A new golden age of liberalism? Not right soon! Conservatism's obituary: Authors' yearning for a new New Deal won't make it happen.


February 25, 1996|By Paul West | Paul West,SUN STAFF

"WE WIN," gloated a recent issue of the conservative Weekly Standard, the hottest new magazine in Washington. Liberalism had surrendered, memorably, in Bill Clinton's line that "the era of big government is over."

Some of the nation's most important liberal writers beg to differ. In a stack of new books dumped into the maw of this down-and-dirty election year, they offer a startling prediction:

Liberalism isn't defunct. Not at all. Instead, it is about to come roaring back. Gingrichism went too far, the theory goes, and a chastened nation soon will put the party of government back into power. They've even given this latest neo-liberal incarnation a name: the New Progressivism.

There's one flaw, however, in the vision of a liberal comeback. Based on evidence from the real world, there's no solid reason to believe it will occur, and plenty of reasons to think it won't. At the moment, in fact, prospects for a new golden age of liberalism look about as likely as the odds that a folk music revival will supplant rock.

The soon-to-be-fashionable idea of a liberal resurgence will surely lift the hearts of dispirited progressives. They've been down in the depths of a seemingly endless political winter. It began with Nixon, worsened with Reagan and hit absolute zero with Gingrich. Today, the profound silence on the left is a poignant, if seldom remarked upon, fact of political life.

The prophets of a liberal comeback say that is about to change. And in at least one way, there's a certain logic to the notion. Contrarians make good prophets, and what shrewder time to forecast the left's rebirth than now, when liberalism has sunk to its lowest level.

The political pendulum, after all, is more than a cliche. Historian .. Arthur Schlessinger believes the history of American government moves in cycles, in a never-ending tug of war between the forces of public (read liberal) purpose and private (conservative) interests. Surely, by this logic, we're overdue for a reversal of the conservative trend that began more than 30-years-ago with Barry Goldwater and reached a new peak with the election of a Republican Congress in 1994.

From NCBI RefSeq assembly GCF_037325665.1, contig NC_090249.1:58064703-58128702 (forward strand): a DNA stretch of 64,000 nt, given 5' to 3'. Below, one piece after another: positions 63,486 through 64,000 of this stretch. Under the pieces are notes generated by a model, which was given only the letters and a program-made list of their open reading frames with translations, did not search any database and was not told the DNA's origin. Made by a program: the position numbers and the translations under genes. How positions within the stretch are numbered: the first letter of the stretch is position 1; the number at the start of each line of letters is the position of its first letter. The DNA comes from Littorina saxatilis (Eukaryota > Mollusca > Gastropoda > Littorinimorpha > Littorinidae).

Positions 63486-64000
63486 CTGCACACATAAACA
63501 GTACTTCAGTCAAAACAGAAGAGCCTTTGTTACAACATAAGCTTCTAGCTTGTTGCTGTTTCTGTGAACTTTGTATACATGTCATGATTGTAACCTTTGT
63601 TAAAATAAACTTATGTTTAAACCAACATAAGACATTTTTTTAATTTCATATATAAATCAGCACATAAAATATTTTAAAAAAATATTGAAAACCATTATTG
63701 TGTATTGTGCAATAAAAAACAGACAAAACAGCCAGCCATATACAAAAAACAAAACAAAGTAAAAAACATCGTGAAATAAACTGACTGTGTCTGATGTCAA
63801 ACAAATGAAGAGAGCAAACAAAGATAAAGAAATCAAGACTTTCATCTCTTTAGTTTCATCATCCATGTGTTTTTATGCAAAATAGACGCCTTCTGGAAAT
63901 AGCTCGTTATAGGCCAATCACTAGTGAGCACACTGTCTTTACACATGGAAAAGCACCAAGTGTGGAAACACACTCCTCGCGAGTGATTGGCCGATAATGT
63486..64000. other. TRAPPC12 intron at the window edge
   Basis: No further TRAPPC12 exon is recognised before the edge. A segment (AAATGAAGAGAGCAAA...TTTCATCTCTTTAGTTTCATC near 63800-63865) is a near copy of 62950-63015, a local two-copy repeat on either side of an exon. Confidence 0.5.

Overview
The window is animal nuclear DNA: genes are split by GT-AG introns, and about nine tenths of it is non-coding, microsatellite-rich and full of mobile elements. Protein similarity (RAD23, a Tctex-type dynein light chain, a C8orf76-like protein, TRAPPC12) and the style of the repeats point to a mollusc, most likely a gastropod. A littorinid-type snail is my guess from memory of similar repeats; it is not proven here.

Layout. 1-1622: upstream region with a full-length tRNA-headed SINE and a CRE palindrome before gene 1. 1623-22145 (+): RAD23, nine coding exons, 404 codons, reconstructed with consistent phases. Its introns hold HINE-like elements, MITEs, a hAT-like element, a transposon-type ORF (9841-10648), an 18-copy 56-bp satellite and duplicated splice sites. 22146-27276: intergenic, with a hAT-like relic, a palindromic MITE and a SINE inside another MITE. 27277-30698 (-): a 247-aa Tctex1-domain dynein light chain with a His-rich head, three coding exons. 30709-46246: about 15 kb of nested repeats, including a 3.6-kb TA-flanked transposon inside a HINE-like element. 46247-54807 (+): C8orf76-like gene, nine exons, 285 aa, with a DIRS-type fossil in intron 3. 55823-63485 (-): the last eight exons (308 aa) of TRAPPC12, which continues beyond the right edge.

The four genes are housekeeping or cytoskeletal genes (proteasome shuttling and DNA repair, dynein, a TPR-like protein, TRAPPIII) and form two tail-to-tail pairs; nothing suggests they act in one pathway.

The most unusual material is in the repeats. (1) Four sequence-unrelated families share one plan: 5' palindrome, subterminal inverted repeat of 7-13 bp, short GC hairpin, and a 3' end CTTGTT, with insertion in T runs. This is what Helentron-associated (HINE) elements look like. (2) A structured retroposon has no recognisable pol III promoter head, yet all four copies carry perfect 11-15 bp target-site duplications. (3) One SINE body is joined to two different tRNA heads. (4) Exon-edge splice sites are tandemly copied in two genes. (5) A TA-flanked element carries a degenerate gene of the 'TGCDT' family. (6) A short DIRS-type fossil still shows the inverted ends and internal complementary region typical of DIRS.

Historical parallels are an important part of thesis put forward by E.J. Dionne Jr., a leading promoter of liberalism's rebirth, in "They Only Look Dead: Why Progressives Will Dominate the Next Political Era" (Simon and Schuster. 352 pages. $24), What's about to happen, he contends, is a lot like what took place during the first Progressive era, which grew out of the excesses of laissez-faire capitalism in the Gilded Age, exactly a century ago.

Mr. Dionne's book is a brilliant

intellectual history of the early years of the Clinton presidency. In it, he illuminates many of the ideas that form the foundation of both the Clinton agenda and the Republican "revolution." And he argues that the extremism surrounding the Republican revolution has turned off many members of the "anxious middle," who control the balance of power in America.

The country's ear

Now is the moment, he says, for liberals to grab the country's ear and remind everyone of the good that government has done - protecting the environment, ending segregated schools, making workplaces safer, providing security for seniors in their final years, and much more.

"Democrats and liberals have been too timid in defending government's legitimate role," writes Mr. Dionne, a columnist for the Washington Post. A similar line is followed by Jacob Weisberg in "In Defense of Government: The Fall and Rise of Public Trust" (Scribner. 208 pages. $22, scheduled for publication in May) and former Clinton campaign manager James Carville in "We're Right, They're Wrong: A Handbook for Spirited Progressives" (Random House. 183 pages. $10/paper).

Oddly enough, a writer who some call a conservative, Robert J. Samuelson, makes one of the strongest arguments about the triumph of liberal government -the notion that things are not nearly as bad as they seem. In his "The Good Life and Its Discontents: How the American Dream Became a Fantasy, 1945-1995" (Times Books. 293 pages. $25), he writes persuasively that Americans today are better off than at any time our history, and government deserves credit for many of the most important changes that have taken place.

Our discontent, he concludes, arises from unrealistic expectations about our ability to create a perfect society. Government is partly to blame, for promising more than it could possibly deliver. "Government has become a misunderstood, mistrusted, and unpredictable neighbor, even while it was trying to become almost everyone's friend," he writes.

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